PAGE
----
Managing schedules for families living under one roof can be difficult due to the current work demands and social activities of parents, along with their children’s education and performance. Things get even more difficult for divorced or separated parents who may not get along with them and who may find it difficult to communicate even the simplest things. If these parents relocate to second families with their own pressures, schedules, and time demands, this can result in an extremely annoying time management nightmare. Most of us are unable to hire a personal secretary to manage our time. So what to do?
The most effective step is perhaps to document parenting time in a calendar shared between the parents. I recommend taking one day each year to create a calendar that documents parenting time for the coming year. Once the calendar is created, it can be given to the other parent for review, and after correcting errors, it can be blessed and shared as an agreed common schedule. It can also be shared with other stakeholders such as grandparents and even the children themselves.
It could be argued that parental time is fluid and fluid and that such a strict calculation of their schedule is not necessary. Yes, co-parenting for non-cohabiting parents works best if each parent is allowed to meet the other parent’s needs and schedules. But the presence of the calendar does not mean that it cannot be changed as needed. However, even if the parents are flexible, each parent should do their best to organize their life according to the parent’s schedule only when absolutely necessary and when doing so will have little effect on the other parent’s schedule.
There are many advantages to having a relatively predictable parenting plan and documenting that plan through a common calendar. One of the main advantages is that it allows for long-term planning of your children’s absence, perhaps with a new spouse. It is a good idea to be able to do your research months in advance and schedule the time yourself.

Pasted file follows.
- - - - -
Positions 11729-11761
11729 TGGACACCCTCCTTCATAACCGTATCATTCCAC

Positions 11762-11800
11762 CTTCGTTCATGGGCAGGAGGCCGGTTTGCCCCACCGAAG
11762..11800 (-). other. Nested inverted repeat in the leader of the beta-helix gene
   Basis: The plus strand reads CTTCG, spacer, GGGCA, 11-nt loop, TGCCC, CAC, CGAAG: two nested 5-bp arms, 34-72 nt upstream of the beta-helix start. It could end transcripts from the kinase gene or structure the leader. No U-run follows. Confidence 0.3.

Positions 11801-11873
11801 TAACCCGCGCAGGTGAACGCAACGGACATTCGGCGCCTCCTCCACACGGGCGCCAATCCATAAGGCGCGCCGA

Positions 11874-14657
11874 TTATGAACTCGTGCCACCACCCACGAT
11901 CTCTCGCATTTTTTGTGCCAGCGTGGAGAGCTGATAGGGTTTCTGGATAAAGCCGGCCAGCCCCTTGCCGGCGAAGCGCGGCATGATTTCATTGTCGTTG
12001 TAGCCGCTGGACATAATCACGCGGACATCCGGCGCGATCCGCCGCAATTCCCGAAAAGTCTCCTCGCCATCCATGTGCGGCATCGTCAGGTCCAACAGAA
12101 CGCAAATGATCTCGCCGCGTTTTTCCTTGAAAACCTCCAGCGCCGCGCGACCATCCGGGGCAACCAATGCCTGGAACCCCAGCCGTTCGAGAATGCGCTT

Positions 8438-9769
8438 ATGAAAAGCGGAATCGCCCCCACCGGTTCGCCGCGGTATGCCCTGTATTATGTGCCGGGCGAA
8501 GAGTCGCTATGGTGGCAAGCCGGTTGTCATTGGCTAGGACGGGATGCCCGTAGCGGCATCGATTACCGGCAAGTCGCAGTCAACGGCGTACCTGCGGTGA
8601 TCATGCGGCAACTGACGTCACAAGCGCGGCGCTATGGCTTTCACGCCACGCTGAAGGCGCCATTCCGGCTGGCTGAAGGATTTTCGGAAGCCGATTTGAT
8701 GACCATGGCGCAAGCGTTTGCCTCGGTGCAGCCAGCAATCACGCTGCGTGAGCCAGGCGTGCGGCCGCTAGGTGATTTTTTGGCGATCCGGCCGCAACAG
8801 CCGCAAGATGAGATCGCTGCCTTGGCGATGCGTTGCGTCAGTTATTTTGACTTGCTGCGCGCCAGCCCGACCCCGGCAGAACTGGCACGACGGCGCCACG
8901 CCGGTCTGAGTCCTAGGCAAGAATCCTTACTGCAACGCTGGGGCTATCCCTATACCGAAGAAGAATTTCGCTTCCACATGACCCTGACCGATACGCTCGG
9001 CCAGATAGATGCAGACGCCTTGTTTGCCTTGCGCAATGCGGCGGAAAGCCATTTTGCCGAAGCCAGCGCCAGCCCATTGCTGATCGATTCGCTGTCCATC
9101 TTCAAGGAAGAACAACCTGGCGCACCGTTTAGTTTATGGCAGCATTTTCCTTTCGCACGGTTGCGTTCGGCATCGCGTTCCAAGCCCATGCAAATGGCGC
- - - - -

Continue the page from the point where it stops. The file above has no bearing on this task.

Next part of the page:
Another feature is to remind each parent when they are responsible for taking their child. In the end, everyone is wrong. In the many years when I was a co-parent, I took my daughter twice on the wrong day and once didn’t take her on the day that was my responsibility. My 22-year-old daughter still reminds me a few times of the time I “dropped” her in preschool 14 years ago. Common orthodontics can be especially important in conflict situations where parents have difficulty communicating. Once the calendar is created and shared, each parent can name it independently.
Even your kids can use the calendar to plan their activities. For example, they may want to get together to work on a homework project with a friend who lives close to their mother when they plan to be with their mother, or they plan to sleep with a friend who lives near their father when they are with their father. dad. Other benefits may include third parties such as grandparents. They may want to plan a birthday party or just visit when they know their grandchildren are around.
When Google Calendar appeared, the process became easier. I removed my giant wall calendar. Then I enter the contents of my paper calendar into Google’s electronic calendar. When this process was over, I shared the version online with my ex-wife for her to review. After reviewing and basically correcting the mistakes we made. Once in Google, the calendar can be printed, easily transferred to other planners, and even downloaded to your phone. On Google, you can also see a parent calendar overridden by other calendars at the same time. For example, you might avoid planning a business meeting at the end of the day if you also plan to gather your kids for that day. You can also set a notification to automatically notify you of parent time via email or phone. If it is necessary to change the day, it can be activated by email, which can change the calendar immediately available to all who share the calendar. Things have improved a lot.